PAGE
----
Tuesday, May 17, 2011


Talented poet Kerri Cull runs a book blog called The Book Fridge which features mostly Newfoundland writers. It's by far one of the most creative websites of its kind, especially from the East Coast of Canada--ranking right up there with the indisputable king, Salty Ink, which is owned and managed by another excellent Newfoundland author, Chad Pelley. The Book Fridge and Salty Ink are two glorious examples of why I long ago chose not to turn my own blog into a book blog--there are just too many people who do it so much better, and with more love and knowledge of Newfoundland and Canadian literature, than I could ever aspire to. That and, well, it needs to be said, it's too late now and you can't teach an old blog new tricks. It takes a lot of dedication--hours spent reading and managing a website--that I truly admire. Such bloggers perform a great service not only to new and established writers in this country, but also for readers who are voracious in their appetite for news about their favorite--and perhaps soon-to-be-favorite--writers. There's inside information and insight here that you just can't get anywhere else. Makes me think there ought to be a Book Bloggers Day in honour of those who do it and do it so well.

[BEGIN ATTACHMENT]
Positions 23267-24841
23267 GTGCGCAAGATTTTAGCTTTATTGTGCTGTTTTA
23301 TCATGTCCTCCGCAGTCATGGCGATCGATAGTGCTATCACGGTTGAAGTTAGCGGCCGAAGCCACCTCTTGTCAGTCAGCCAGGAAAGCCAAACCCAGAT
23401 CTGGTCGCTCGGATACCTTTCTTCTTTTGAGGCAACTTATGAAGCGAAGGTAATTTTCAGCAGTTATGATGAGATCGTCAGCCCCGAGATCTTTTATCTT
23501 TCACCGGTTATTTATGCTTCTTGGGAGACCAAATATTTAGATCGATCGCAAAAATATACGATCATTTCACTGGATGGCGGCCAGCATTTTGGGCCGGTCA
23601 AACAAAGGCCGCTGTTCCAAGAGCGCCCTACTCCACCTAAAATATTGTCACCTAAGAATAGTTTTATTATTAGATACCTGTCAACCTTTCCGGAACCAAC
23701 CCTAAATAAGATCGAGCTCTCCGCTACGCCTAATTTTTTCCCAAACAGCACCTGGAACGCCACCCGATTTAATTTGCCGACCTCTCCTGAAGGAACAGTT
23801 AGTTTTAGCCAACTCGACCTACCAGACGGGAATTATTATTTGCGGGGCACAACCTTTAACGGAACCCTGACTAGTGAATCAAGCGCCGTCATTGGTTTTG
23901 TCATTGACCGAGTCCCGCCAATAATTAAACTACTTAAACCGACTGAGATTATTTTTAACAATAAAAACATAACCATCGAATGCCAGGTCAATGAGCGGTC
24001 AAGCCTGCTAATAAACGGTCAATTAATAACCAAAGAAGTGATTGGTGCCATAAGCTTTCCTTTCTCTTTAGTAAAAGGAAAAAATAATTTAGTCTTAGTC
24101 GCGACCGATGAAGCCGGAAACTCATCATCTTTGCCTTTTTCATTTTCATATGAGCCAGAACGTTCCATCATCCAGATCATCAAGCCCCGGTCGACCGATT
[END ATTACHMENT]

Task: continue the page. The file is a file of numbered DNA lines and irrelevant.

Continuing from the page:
I did an interview with The Book Fridge a few days ago and it went live on Sunday, same day as my reading at Chapters. If you click on the link you can read my answers to her provocative questions. And, I must say, I love talking to an interviewer who, not only has great interviewing skills (Kerri Cull has been writing for years and once wrote a regular column in The Express that was one of my favorites), but took the time to read the book before the interview. I realize that's not always possible, and I don't mind if they don't read it, but it makes the questions and discussion all the better when everyone's on the same page, so to speak.

The link: The Book Fridge

And if you wanted to check out Salty Ink: http://saltyink.com/ There's tons of great discussion about high quality East Coast writing and writers.

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